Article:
Business

Pharmacies push for expanded lockdown hours

Local pharmacy owners said the past week of operating with curbside services as mandated by the latest emergency orders has proven “tedious” and “difficult”, leading them to request more operating hours and days.

In his national address Sunday night, Prime Minister Dr. Hubert Minnis said the Bahamas Pharmaceutical Association (BPA) – which consists of approximately 79 pharmacies and 250 members — raised issues regarding the services its members provide.

BPA President Shantia McBride said she is hopeful the association’s requests to the competent authority will have a favorable resolution.

“We have been in discussions with the prime minister’s office and also the minister of health and we have had positive response and back and forth communications. But they did indicate that due to the multi requests that we’re asking they just needed additional time,” she told Guardian Business yesterday.

The issues primarily revolve around the inconvenience for patients, patrons and pharmacists and associated personnel in being served outside.

“The curbside has [caused] challenges in reference to, first and foremost, the definition of curbside, which definitely needs to be understood. Curbside primarily deals with persons driving up and you going to service them there. However, that has been quite tedious for us in that due to social distancing we still are on limited staffing within the pharmacy,” McBride said.

“So, for the volume of patients that we usually serve, to have those persons only on curbside and coming outside, we always have to go out to them even to just get the information, then come back in. So it’s been tedious in terms of the back and forth of going to a person outside. And then you have to realize a lot of pharmacies are community pharmacies which means we have walk in patients, or walkup patients, so there is no vehicle to go to. Which means that you will still have that outside line.

“Also, we’re not just essential service, we’re healthcare (providers), so to be servicing someone’s medical needs at the outside has been quite difficult when it comes to consultation or patient confidentiality.

“It may be stated that they can call in, but if your volume is 100 patients or 60 patients a day to now have these persons between phoning in and also servicing persons outside with limited staffing due to social distancing within staff it’s been quite difficult.”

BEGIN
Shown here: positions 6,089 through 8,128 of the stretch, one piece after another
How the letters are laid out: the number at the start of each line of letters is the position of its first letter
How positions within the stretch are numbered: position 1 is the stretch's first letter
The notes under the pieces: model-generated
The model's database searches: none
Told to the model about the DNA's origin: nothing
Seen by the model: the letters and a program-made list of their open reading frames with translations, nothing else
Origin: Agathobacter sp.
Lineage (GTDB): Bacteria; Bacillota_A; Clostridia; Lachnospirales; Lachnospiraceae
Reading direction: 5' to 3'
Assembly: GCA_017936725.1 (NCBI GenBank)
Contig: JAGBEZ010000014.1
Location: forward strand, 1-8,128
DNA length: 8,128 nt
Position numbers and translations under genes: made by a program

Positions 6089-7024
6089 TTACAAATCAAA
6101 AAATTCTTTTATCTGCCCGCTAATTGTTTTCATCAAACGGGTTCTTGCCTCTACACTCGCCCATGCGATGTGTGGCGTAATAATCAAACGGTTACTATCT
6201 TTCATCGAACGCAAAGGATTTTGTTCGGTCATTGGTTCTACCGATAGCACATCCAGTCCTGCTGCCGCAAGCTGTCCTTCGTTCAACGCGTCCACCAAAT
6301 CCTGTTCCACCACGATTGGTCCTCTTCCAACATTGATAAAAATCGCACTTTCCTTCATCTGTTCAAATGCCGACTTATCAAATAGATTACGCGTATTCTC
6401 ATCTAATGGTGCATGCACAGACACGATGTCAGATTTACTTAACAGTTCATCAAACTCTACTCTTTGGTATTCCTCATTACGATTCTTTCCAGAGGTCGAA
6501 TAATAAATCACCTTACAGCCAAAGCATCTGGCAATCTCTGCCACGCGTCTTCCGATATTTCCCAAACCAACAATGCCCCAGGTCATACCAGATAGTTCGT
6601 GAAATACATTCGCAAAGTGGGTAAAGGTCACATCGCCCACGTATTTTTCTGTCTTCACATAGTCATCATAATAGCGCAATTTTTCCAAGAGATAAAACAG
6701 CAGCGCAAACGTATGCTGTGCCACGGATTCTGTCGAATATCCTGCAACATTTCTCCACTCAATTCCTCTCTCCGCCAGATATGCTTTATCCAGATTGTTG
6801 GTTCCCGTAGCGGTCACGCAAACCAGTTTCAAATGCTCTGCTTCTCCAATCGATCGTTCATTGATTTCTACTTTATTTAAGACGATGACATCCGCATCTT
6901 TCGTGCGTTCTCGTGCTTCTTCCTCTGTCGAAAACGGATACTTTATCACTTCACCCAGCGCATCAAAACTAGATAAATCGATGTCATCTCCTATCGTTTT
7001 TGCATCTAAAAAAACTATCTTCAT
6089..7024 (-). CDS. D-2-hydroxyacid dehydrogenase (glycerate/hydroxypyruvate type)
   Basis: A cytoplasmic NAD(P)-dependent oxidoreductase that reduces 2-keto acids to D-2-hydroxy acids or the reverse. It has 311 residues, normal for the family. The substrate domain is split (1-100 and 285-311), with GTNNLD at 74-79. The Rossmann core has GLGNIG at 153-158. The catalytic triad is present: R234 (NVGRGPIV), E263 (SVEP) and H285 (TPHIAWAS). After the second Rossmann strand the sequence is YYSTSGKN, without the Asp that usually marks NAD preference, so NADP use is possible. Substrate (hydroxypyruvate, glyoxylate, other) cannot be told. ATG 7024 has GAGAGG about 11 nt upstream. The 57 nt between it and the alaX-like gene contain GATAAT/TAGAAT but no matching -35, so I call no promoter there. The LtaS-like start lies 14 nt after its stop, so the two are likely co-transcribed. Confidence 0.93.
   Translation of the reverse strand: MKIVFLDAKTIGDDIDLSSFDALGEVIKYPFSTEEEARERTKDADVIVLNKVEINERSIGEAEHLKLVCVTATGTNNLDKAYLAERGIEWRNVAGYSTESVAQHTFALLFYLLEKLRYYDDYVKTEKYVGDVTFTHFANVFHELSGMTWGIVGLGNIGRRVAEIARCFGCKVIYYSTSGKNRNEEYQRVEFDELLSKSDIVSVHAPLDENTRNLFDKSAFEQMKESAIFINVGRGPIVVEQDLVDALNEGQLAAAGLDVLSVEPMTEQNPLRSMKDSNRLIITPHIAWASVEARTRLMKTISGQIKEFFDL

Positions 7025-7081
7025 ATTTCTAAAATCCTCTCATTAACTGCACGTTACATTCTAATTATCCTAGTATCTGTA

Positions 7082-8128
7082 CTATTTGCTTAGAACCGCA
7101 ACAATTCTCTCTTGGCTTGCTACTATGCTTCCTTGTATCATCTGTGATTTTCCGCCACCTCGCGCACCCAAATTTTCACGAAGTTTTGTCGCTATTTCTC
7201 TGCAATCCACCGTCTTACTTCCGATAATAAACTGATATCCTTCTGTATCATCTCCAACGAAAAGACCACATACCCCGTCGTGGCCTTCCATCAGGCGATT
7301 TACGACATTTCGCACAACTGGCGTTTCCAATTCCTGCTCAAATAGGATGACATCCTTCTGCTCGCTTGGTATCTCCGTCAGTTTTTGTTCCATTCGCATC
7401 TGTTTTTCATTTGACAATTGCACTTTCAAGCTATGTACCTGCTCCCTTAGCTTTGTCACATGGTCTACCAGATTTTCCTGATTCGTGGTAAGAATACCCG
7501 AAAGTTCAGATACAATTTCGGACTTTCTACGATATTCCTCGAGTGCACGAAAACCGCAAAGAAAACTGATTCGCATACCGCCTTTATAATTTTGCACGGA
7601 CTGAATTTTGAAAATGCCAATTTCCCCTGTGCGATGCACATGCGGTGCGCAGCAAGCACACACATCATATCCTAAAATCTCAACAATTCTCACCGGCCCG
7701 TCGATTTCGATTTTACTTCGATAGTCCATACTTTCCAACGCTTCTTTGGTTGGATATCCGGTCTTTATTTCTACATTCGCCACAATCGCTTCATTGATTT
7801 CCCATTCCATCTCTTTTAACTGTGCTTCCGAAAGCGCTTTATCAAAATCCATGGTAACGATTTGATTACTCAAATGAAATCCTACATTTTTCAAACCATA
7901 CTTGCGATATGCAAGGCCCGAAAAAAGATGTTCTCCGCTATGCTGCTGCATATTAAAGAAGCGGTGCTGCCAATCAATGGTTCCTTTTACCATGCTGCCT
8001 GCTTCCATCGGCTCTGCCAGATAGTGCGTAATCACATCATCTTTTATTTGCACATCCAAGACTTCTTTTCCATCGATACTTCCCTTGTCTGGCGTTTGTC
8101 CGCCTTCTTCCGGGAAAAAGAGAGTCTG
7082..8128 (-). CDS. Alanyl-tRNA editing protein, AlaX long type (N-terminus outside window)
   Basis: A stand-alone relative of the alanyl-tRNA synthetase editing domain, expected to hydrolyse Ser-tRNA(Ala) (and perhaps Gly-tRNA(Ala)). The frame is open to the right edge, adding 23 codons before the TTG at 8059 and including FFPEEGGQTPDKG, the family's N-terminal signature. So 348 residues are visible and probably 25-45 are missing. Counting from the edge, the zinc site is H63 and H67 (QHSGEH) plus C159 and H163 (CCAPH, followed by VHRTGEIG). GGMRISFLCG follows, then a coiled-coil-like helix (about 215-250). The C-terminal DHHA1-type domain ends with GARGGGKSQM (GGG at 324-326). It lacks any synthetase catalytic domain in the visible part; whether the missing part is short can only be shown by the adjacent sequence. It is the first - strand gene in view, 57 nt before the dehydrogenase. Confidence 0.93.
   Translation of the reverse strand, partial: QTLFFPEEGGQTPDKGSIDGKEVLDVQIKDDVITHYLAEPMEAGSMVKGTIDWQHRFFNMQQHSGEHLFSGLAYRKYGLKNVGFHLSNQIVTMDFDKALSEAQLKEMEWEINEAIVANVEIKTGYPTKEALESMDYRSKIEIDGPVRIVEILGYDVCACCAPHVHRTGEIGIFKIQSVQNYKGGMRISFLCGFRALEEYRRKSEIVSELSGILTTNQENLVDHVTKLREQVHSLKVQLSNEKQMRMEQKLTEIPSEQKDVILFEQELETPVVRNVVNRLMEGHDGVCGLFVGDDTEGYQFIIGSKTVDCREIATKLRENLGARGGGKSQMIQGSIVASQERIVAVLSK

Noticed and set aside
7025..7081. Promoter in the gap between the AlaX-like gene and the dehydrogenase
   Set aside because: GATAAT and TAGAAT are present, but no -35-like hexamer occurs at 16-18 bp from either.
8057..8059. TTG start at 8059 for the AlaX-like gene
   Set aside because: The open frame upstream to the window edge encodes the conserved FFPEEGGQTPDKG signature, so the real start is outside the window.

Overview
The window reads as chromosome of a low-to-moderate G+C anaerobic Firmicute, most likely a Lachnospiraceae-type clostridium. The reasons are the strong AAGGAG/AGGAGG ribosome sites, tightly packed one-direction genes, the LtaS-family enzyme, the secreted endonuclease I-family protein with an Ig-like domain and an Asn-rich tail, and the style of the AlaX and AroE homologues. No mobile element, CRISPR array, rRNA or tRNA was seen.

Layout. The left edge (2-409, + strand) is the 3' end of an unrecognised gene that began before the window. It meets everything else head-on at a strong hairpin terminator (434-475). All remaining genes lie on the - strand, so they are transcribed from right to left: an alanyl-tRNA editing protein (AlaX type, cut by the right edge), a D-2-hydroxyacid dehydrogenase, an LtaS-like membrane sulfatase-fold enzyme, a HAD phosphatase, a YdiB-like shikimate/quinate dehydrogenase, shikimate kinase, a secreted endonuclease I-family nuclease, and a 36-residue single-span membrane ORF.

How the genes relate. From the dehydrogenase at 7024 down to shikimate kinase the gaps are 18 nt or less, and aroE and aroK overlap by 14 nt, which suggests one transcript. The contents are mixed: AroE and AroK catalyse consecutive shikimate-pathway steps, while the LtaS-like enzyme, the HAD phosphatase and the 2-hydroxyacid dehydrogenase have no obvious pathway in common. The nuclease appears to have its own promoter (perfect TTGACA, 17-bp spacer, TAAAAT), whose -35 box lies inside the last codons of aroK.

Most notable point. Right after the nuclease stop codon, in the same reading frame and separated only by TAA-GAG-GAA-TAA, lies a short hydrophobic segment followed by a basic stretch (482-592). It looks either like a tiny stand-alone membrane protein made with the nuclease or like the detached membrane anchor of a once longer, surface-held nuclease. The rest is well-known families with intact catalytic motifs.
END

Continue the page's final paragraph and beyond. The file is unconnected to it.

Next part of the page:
During the two-week lockdown, which began August 4, pharmacies are permitted to open Mondays, Wednesdays and Fridays between 7am and 5pm, which often leads to long lines and crowded gatherings on the outside of those facilities.

McBride said pharmacists believe by increasing operating days there would be less congestion on the outside of pharmacies and fewer patients seeking assistance within a constrained timeframe.

“Our request [is for] additional operating hours to provide accessibility to the public. So we requested Monday through Friday, 7 am to 5 pm , then Saturday 7am to 4pm,” she said.

“Our concern was to provide access other than those alternate days. We’ve found that patients are requesting more hours basically, to be able to get medical care for even OTC (over the counter) preparations. Everything right now isn’t just COVID based. There are other ailments that persons are dealing with. So to be closed on those alternate days we’re finding it a challenge for persons.”

Pharmacists are also requesting more options to serve the public than outside or curbside, including within their facilities.

“We requested additional pickup options. So beside curbside we requested delivery, we requested a takeout window – some facilities are willing to create windows for patients. Then we also requested to allow persons inside, persons that are only coming for care or OTC medications. So based on our square footage and providing for social distancing we are asking that we have that option to let persons come in for medical care, because we are essential…we are still healthcare.

“So to provide healthcare only curbside is a disadvantage to the patient. Patients should be allowed healthcare within a facility because consultation is private…do they want me to consult with other persons on the line? And how long will we be standing in the sun doing this?”

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Paige McCartney

Paige joined The Nassau Guardian in 2010 as a television news reporter and anchor. She has covered countless political and social events that have impacted the lives of Bahamians and changed the trajectory of The Bahamas. Paige started working as a business reporter in August 2016. Education: Palm Beach Atlantic University in 2006 with a BA in Radio and Television News

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